The report further revealed that more than 47% of families reduced the number of protein items. The rate is 87% in the families having people with disabilities and more than 84% in the households headed by women.
About 38%t of households reduced the number of items in a meal, 7% reduced the number of meals and 11% compromised on baby food.
About 65%t of families reduced non-food expenditure like costs for education and health to cope with the reduced income. About 61% of households borrowed money while more than 26% of households withdrew savings.
Household-withdrawn savings are worth Tk34,462 on average while it is more than Tk1 lakh for the families having migrant people. More than five months on average will require saving the withdrawal amount.
The families borrowed Tk52,533 on average and it will require more than 2 years to repay the principal amount with the current pattern of savings. More than 95% of families borrowed the amount to cover the regular expenses.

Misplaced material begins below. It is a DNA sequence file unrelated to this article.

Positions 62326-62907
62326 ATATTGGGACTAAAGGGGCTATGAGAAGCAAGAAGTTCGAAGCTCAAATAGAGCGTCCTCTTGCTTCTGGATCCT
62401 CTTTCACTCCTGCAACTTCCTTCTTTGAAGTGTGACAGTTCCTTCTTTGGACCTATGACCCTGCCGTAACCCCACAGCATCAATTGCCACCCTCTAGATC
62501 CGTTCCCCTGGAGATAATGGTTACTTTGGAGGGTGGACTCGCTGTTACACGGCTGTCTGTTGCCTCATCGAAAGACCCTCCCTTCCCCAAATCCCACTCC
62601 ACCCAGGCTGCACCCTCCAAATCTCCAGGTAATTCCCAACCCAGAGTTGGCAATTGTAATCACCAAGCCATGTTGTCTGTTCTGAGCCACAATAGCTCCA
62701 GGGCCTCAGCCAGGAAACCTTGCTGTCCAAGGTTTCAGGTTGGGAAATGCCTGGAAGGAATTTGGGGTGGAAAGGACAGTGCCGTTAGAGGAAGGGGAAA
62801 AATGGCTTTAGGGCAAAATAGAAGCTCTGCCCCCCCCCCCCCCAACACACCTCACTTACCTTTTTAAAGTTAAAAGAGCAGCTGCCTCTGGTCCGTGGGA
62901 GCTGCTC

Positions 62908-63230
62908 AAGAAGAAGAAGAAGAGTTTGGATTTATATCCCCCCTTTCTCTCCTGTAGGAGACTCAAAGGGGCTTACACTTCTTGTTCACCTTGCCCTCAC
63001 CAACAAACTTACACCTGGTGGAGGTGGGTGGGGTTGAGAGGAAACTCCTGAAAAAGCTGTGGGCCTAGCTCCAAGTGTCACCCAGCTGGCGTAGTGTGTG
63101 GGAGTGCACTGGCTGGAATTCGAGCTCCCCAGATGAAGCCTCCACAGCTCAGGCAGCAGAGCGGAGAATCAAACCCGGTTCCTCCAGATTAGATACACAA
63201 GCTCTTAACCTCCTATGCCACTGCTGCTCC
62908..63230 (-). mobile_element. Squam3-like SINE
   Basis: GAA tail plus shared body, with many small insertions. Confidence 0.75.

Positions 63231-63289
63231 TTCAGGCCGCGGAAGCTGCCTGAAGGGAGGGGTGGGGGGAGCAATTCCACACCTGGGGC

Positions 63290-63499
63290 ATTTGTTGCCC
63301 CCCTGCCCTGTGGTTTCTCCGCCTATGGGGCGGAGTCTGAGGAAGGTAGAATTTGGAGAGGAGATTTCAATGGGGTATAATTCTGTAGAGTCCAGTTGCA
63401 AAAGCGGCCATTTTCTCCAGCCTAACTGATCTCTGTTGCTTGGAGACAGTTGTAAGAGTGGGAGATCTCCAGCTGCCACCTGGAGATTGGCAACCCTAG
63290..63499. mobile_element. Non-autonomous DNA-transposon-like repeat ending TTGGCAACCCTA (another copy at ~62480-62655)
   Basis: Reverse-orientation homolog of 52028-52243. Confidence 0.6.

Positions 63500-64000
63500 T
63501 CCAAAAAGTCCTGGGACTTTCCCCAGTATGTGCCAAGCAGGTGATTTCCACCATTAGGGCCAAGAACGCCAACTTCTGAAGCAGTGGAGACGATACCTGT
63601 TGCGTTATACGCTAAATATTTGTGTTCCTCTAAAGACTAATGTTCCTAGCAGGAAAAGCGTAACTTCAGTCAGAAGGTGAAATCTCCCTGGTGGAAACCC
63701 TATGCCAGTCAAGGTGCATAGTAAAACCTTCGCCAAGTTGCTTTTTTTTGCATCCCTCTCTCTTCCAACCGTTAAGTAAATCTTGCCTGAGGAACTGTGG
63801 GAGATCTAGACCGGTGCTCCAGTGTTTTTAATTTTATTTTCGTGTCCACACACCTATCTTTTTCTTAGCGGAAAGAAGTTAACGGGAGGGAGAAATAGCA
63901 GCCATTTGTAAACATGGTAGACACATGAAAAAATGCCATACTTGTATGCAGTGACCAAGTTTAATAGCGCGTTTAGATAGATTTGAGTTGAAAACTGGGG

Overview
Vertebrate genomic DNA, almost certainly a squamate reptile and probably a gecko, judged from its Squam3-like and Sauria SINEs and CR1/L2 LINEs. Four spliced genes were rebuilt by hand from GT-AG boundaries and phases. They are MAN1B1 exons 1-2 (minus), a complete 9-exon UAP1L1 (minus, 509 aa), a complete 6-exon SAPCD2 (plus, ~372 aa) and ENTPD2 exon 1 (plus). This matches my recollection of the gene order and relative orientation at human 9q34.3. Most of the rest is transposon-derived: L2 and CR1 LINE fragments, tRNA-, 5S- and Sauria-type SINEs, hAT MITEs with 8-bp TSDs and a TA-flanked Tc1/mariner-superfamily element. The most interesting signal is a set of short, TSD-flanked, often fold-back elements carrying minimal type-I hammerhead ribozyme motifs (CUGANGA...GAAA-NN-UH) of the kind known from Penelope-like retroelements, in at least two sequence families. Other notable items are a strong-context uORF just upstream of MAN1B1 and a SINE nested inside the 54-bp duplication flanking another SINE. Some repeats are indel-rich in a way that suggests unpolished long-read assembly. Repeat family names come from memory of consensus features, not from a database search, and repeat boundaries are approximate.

Limited support measures
About 75% of the people covered by the survey expressed the need for financial support, but 45% of them are yet to receive any grant, revealed the study.
More than 91% of people in the MSME sector require support measures.
The report revealed that the agencies of the government provided support to only 37% of poor people. About 12% of the support came from friends and families of the households and 22% of people received support from NGOs.
Only 41.5% of people expressed satisfaction over the activities of the local government in the tenure of the pandemic, while 39% of them were satisfied with the local administrative officers. Half of the families are satisfied with the activities of the local civil society and NGOs.